Blogging Benedict: The freedom of simplicity

In chapter 55 of the Rule, we read that the clothes of the monks are to be simple and plain, as well as few in number:

When the brothers receive new [clothes] they should always hand in the old ones at once, so that they can be put away in the clothes room for the poor. (p. 87, trans. White)

The clothing is not of importance itself. It is not to be hoarded, but the excess in the monastery’s life is to be used in acts of charity (caritasagape = the highest form of love). They are only to have two tunics and two cowls.

The teaching on clothing should be tied in with the teaching on food — simple fare with little wine. It should also be tied in with the vows of stability, poverty, and obedience (ch. 58). Again: stability = a simple life, not roving about. Poverty = a simple life uncluttered by possessions and the administration of property. Obedience = simplicity in choosing how to live.

The (ideal) life of the Benedictine is simple. Pray and work with the hands. The complicated round of prayers that characterise Lanfranc’s Constitutions is not what Benedict originally intended. The complicated tasks of administering large landholdings are not, either.

This desire for simplicity drove many of the late eleventh- and early twelfth-century monastic reform movements, such as the Tironensians (on whom I’ve blogged here) and the Cistercians. The Cistercian life was meant to be simple and austere. They were to be free to perform Benedict’s liturgy of the hours. They dress simply, they live simply.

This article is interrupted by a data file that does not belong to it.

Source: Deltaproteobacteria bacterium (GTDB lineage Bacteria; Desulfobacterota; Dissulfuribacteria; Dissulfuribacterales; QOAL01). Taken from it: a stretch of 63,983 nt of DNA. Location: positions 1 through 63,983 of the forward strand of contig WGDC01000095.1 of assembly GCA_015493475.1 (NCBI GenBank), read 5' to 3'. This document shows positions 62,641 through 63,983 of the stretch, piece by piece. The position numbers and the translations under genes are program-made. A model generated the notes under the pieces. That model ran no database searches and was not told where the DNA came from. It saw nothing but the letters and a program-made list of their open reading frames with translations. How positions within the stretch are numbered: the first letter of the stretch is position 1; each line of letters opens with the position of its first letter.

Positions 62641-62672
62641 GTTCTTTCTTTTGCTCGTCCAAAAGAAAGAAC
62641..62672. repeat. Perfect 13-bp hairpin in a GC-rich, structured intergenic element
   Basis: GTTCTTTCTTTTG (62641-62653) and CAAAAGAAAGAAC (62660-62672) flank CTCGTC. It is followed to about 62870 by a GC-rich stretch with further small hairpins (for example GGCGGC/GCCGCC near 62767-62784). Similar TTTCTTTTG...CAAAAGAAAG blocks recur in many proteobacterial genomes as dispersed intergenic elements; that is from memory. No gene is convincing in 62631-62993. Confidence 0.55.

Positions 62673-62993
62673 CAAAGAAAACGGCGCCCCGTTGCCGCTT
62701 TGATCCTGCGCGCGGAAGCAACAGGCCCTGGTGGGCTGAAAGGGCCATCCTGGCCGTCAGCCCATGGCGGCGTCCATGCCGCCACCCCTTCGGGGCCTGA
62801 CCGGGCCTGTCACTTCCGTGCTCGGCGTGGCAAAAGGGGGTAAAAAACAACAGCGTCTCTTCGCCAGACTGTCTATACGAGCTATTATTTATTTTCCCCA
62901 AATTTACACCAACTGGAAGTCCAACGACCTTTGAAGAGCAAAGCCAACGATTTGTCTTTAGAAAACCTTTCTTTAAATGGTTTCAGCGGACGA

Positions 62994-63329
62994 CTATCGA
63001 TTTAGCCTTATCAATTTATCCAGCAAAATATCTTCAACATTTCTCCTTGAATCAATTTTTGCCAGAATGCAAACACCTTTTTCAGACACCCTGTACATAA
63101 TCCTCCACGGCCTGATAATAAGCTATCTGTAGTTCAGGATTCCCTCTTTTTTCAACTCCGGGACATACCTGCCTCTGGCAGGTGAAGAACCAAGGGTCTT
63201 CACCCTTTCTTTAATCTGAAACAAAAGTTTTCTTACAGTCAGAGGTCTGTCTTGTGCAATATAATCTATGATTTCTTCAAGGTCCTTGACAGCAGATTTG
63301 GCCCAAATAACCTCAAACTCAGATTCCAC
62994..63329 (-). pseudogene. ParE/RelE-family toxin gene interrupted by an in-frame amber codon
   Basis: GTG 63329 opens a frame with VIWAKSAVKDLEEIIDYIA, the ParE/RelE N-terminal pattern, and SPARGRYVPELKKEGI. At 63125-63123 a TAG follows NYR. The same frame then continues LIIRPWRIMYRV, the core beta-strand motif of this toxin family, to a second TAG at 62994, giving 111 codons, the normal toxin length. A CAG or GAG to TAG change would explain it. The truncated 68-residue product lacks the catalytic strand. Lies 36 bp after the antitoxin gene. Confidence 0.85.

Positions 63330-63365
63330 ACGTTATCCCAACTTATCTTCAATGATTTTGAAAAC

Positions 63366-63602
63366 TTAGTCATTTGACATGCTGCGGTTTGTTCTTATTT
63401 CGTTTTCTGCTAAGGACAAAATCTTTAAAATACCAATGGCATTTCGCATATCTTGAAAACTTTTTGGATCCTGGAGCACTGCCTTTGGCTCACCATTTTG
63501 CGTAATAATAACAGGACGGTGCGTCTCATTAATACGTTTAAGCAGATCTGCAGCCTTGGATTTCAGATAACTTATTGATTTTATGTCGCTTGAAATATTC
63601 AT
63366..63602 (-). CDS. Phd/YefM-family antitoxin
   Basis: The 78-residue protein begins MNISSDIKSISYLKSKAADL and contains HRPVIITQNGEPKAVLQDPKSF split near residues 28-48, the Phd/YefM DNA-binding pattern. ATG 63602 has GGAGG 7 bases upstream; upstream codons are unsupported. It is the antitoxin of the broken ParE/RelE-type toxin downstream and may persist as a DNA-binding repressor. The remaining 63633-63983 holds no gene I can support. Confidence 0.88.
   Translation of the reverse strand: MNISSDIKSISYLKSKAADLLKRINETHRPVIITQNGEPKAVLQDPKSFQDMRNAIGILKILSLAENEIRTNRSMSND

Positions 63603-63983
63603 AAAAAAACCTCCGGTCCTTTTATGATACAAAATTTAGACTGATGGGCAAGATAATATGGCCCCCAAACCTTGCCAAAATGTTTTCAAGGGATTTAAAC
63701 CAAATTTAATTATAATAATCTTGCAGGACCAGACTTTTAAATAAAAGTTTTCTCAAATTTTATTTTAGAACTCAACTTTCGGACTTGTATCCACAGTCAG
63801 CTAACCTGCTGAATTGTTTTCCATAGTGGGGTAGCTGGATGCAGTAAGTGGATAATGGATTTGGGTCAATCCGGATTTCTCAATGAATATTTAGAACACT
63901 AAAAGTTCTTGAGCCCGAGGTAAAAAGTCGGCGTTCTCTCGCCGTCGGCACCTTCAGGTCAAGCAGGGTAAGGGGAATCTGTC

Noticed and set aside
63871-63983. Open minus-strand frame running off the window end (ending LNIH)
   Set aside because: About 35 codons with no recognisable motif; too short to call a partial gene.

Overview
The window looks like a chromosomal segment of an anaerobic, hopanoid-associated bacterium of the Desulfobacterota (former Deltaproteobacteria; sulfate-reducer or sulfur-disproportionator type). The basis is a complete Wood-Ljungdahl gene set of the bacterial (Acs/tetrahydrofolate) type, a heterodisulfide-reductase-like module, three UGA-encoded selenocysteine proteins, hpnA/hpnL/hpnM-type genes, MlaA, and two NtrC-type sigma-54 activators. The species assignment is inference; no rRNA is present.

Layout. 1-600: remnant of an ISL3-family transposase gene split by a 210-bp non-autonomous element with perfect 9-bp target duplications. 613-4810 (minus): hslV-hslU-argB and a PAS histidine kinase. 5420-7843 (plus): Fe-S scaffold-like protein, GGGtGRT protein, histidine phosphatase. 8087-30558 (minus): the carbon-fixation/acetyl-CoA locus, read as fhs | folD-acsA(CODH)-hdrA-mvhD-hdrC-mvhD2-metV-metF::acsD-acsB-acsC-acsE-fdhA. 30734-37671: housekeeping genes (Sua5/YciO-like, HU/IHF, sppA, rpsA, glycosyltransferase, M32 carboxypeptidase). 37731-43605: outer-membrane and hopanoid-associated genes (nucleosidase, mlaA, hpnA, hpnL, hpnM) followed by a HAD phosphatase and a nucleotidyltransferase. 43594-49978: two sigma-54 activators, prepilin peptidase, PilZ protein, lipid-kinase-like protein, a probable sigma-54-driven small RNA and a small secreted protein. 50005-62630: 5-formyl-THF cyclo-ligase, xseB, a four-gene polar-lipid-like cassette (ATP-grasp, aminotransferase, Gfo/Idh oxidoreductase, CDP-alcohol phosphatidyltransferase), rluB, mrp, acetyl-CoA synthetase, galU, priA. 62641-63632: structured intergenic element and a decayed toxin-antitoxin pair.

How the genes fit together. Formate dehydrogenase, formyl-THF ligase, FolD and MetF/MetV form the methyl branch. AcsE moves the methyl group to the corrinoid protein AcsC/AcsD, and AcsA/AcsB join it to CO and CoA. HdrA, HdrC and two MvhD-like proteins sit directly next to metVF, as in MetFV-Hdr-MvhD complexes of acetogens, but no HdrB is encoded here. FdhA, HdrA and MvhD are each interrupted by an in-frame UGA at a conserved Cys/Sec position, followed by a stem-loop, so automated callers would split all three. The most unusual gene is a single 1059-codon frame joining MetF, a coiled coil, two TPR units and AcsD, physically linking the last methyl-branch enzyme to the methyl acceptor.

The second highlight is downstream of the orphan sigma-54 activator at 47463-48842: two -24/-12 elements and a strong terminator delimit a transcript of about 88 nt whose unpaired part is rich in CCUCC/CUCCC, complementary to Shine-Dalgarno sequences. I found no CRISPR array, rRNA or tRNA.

Their minds are to be simply devoted to God. Cistercian manuscripts are rarely of secular or pagan authors. Instead, they are Bibles, biblical commentaries, liturgical texts, and the Fathers. The earliest Cistercian manuscripts tend not to have figural decorations but, instead, have lovely marginal illustrations of plants and herbs. Their churches were originally not to have steeples. They are to be simple and austere.

The title of this post is taken from a book by Richard Foster, The Freedom of Simplicity. In this book, he charts the biblical vision of how we are to treat possessions and live in the world, as well as practical steps we can take to live more simply. According to Foster, such a life is ultimately freeing, if only we continue to pursue. It is a very Quaker approach, but the monastics would agree.